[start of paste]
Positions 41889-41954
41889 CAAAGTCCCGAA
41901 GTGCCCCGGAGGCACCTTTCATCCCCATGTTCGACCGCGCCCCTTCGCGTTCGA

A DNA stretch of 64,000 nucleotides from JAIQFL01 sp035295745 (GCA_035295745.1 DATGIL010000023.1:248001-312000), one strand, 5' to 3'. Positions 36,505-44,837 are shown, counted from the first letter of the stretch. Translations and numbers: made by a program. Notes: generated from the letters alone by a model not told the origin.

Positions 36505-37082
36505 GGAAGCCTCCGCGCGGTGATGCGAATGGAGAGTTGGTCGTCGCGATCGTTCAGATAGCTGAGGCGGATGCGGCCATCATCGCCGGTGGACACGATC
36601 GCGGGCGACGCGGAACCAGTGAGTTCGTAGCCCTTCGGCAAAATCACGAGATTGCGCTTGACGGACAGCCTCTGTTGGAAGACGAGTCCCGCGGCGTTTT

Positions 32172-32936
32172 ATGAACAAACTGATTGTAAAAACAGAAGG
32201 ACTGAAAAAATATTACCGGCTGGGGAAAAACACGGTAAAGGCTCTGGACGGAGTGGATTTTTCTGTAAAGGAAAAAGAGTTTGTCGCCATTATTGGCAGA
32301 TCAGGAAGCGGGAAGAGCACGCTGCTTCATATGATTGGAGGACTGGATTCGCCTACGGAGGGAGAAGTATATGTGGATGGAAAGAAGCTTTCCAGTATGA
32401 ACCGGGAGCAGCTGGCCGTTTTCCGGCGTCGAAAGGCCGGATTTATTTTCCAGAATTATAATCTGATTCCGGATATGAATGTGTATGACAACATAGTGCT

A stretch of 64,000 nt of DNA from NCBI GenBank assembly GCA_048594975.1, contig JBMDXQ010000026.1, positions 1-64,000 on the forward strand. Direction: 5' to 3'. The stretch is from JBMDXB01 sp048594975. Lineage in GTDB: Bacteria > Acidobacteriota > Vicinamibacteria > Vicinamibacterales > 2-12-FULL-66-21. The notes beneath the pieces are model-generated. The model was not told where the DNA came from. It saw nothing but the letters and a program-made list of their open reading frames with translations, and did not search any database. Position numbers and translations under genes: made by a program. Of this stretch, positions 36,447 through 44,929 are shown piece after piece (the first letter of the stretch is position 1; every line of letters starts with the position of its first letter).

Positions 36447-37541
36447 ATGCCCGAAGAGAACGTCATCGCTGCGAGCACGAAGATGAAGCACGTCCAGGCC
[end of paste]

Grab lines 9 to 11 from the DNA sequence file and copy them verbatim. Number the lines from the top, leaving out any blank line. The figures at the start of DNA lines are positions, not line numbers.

32172 ATGAACAAACTGATTGTAAAAACAGAAGG
32201 ACTGAAAAAATATTACCGGCTGGGGAAAAACACGGTAAAGGCTCTGGACGGAGTGGATTTTTCTGTAAAGGAAAAAGAGTTTGTCGCCATTATTGGCAGA
32301 TCAGGAAGCGGGAAGAGCACGCTGCTTCATATGATTGGAGGACTGGATTCGCCTACGGAGGGAGAAGTATATGTGGATGGAAAGAAGCTTTCCAGTATGA